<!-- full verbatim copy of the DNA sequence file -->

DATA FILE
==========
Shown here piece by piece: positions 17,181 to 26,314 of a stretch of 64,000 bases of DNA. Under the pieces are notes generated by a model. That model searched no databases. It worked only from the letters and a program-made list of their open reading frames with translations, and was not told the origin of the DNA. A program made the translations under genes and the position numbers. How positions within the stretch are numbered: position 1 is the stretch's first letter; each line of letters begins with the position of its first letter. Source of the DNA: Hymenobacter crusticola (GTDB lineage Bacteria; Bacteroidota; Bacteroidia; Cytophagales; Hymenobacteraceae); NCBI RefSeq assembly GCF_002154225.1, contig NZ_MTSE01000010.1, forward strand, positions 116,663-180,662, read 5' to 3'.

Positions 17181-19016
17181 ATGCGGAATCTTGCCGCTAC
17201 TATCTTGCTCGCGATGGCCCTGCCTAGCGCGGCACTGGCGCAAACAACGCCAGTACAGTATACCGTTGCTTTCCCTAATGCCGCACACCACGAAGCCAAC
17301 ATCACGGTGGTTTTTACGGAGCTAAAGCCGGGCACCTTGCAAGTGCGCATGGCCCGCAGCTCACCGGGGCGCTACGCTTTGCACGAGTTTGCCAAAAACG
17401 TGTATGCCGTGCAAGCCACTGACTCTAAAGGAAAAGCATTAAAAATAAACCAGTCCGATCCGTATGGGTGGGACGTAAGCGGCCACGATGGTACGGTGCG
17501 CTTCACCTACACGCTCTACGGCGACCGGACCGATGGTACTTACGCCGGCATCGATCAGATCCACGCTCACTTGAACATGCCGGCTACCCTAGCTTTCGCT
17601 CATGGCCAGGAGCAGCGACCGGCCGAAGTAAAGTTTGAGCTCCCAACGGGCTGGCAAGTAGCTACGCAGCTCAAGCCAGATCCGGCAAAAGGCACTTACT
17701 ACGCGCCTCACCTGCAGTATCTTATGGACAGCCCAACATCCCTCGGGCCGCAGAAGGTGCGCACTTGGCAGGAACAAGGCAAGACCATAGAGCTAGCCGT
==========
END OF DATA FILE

Shown here piece by piece: positions 17,181 to 26,314 of a stretch of 64,000 bases of DNA. Under the pieces are notes generated by a model. That model searched no databases. It worked only from the letters and a program-made list of their open reading frames with translations, and was not told the origin of the DNA. A program made the translations under genes and the position numbers. How positions within the stretch are numbered: position 1 is the stretch's first letter; each line of letters begins with the position of its first letter. Source of the DNA: Hymenobacter crusticola (GTDB lineage Bacteria; Bacteroidota; Bacteroidia; Cytophagales; Hymenobacteraceae); NCBI RefSeq assembly GCF_002154225.1, contig NZ_MTSE01000010.1, forward strand, positions 116,663-180,662, read 5' to 3'.

Positions 17181-19016
17181 ATGCGGAATCTTGCCGCTAC
17201 TATCTTGCTCGCGATGGCCCTGCCTAGCGCGGCACTGGCGCAAACAACGCCAGTACAGTATACCGTTGCTTTCCCTAATGCCGCACACCACGAAGCCAAC
17301 ATCACGGTGGTTTTTACGGAGCTAAAGCCGGGCACCTTGCAAGTGCGCATGGCCCGCAGCTCACCGGGGCGCTACGCTTTGCACGAGTTTGCCAAAAACG
17401 TGTATGCCGTGCAAGCCACTGACTCTAAAGGAAAAGCATTAAAAATAAACCAGTCCGATCCGTATGGGTGGGACGTAAGCGGCCACGATGGTACGGTGCG
17501 CTTCACCTACACGCTCTACGGCGACCGGACCGATGGTACTTACGCCGGCATCGATCAGATCCACGCTCACTTGAACATGCCGGCTACCCTAGCTTTCGCT
17601 CATGGCCAGGAGCAGCGACCGGCCGAAGTAAAGTTTGAGCTCCCAACGGGCTGGCAAGTAGCTACGCAGCTCAAGCCAGATCCGGCAAAAGGCACTTACT
17701 ACGCGCCTCACCTGCAGTATCTTATGGACAGCCCAACATCCCTCGGGCCGCAGAAGGTGCGCACTTGGCAGGAACAAGGCAAGACCATAGAGCTAGCCGT